Bring on the Recession?

October 11, 2007 by barbara

barbara writes

My name is Barbara and I survived college coursework in economics. Barely. I was a midlife student. I got good grades in my economics classes. I absolutely don’t know why. I prefer to believe it was relationship anguish and not my utter inability to grasp economic principles that left me an empty vessel, economically speaking. That is my full “I’m not an economist” disclaimer.

LeftyMN surfaces interesting stuff. Which is what set me in motion today. He sent a counter-culture piece originally penned for UK’s The Guardian by George Monbiot. It’s titled, “Bring on the Recession.” Monbiot is a UK journalist, author, academic, and political and environmental activist. Read his full bio here. Interesting guy.

Monbiot says he hopes the anticipated recession materializes. (Make that materialises.) He says he understands that hardship accompanies recession. But he also says he believes pending hardship is “the avoidable result(s) of an economy designed to maximize growth rather than welfare . . . Beyond a certain point, hardship is also caused by economic growth.” (Emphasis mine.)

Okay, Republicans. Sit down and put your heads between your knees, which is anatomically easier than where you've been putting your heads lately. Breathe and read on.

Monbiot cites the impact of unrestrained economic growth and spending on the environment, housing, individual and societal well-being, and the growing economic gap between the rich and the un-rich.

He says that “governments love growth because it excuses them from dealing with inequality.” Amen, brother, ain’t it so?! And then he says, “Growth is a political sedative, snuffing out protest, permitting governments to avoid confrontation with the rich, preventing the construction of a just and sustainable economy.” He says that “the rich are having to spend more and more to distinguish themselves from the herd . . . .To ensure that you cannot be mistaken for a lesser being, you can now buy gold and diamond saucepans from Harrods.” Take that, Pampered Chef!

Monbiot believes there comes a point where growth must stop because it cannot be sustained when the marginal costs exceed the marginal benefits. He believes that point has been reached. And though I admit I’ve not given it much thought until now, I’m inclined to agree with him. Which I guess makes me one of those left-wing, tree-hugging socialists. Actually, though I’ve grown weary of labels like those, I’m more weary of inequity and a world controlled, as Monbiot describes them, by “people who put the accumulation of money above all other ends.”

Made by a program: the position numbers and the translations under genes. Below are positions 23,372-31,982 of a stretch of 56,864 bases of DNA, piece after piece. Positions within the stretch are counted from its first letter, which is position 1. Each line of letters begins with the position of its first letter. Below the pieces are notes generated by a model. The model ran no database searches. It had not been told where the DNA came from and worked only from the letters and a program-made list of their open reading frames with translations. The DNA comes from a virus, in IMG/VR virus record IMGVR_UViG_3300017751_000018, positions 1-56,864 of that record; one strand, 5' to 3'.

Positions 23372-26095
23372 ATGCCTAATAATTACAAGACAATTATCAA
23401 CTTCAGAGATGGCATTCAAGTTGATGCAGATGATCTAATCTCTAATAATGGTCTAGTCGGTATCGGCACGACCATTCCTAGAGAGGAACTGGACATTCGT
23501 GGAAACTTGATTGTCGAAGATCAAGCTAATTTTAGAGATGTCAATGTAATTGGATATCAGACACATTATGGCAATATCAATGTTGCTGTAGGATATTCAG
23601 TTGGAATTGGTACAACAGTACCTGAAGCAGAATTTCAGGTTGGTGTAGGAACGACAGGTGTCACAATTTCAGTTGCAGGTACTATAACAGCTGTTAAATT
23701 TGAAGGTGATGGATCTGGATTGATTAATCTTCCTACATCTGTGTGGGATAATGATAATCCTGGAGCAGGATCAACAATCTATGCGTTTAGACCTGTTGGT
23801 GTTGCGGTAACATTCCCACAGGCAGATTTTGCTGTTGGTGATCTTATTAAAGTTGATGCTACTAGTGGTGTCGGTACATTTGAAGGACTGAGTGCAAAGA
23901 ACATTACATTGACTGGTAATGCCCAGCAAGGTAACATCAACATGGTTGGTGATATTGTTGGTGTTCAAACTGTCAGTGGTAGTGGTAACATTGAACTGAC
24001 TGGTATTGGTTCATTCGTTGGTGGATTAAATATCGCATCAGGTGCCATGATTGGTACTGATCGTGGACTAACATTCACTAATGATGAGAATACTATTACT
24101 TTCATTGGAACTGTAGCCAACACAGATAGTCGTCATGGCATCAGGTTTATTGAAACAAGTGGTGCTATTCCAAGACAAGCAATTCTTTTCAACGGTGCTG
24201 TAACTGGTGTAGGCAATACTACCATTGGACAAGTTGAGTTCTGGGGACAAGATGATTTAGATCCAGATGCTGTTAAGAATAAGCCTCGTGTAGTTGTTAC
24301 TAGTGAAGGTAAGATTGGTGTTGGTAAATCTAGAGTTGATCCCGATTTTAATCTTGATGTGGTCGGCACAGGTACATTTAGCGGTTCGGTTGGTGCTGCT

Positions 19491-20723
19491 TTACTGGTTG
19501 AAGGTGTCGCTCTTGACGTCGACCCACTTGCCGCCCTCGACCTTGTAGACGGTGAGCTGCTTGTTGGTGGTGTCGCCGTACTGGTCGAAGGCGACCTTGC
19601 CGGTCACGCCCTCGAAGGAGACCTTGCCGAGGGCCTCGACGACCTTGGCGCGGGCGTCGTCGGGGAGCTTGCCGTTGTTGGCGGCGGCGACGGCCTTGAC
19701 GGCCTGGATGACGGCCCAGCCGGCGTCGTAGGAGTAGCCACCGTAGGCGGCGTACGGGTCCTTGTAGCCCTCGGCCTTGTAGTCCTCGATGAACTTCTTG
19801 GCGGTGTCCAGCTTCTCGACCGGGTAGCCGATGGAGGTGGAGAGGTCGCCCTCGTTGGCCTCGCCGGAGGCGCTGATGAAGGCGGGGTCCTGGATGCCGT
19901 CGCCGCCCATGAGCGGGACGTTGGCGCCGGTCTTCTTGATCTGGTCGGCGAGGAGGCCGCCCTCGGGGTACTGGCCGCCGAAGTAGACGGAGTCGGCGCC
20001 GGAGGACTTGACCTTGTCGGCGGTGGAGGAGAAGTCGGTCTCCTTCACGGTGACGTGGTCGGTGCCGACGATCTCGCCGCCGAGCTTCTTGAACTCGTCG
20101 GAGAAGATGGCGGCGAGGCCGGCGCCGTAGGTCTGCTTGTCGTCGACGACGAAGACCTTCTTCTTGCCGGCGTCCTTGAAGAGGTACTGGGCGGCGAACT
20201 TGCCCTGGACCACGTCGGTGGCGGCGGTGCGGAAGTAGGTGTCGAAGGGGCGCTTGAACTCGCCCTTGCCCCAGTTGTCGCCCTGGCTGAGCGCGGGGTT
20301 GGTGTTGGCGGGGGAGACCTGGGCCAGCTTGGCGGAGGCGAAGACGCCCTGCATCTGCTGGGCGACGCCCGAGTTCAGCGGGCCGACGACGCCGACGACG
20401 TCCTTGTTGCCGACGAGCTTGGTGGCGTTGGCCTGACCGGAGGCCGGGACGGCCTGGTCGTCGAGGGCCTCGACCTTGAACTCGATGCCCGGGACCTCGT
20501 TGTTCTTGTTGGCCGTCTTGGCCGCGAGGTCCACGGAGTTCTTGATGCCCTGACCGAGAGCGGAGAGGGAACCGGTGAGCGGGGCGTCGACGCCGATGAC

I've lived that life, back in my Republican-rooted young adulthood. It is not a good thing. Not by any definition. It is a narrow, self-centered life, lived in the metaphorical counting house, focused on how to make those piles o'money large, larger, largest.

Long ago, in the day, I studied just sufficiency. Attended national conferences. Wrote about it, exhorting people to consider seriously what is enough, what is sufficient. It was probably a hypocritical endeavor since I was living the good life, striving for more at the side of a man who defined himself by "more." Odd how sometimes we cannot or simply refuse to see our own complicity in the scheme of unraveling things.

Read Monbiot's article in its entirety. If nothing else, it's food for thought and fodder for argument.

Got economic theories?

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Comments

Anonymous (not verified) | October 11, 2007 - 8:47am

I think this guy is probably right. Which means Barbara is probably right. But it's one tough sell. It butts heads with corporate America, capitalism (even when it's run amok) and the perceived "rights" of the wealthy. America's room service tier doesn't give a rip about lesser beings, beyond lip service. Even when this country is on that good old slippery slope. Keep talking. Got to go count my money.

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MLS (not verified) | October 11, 2007 - 10:22am

Well written article by Monbiot. Yes, when is enough - enough and that includes the world population which admittedly has been my main concern for the past 4 decades. In 1960 the population was 3 billion. Today
it is 6+ billion.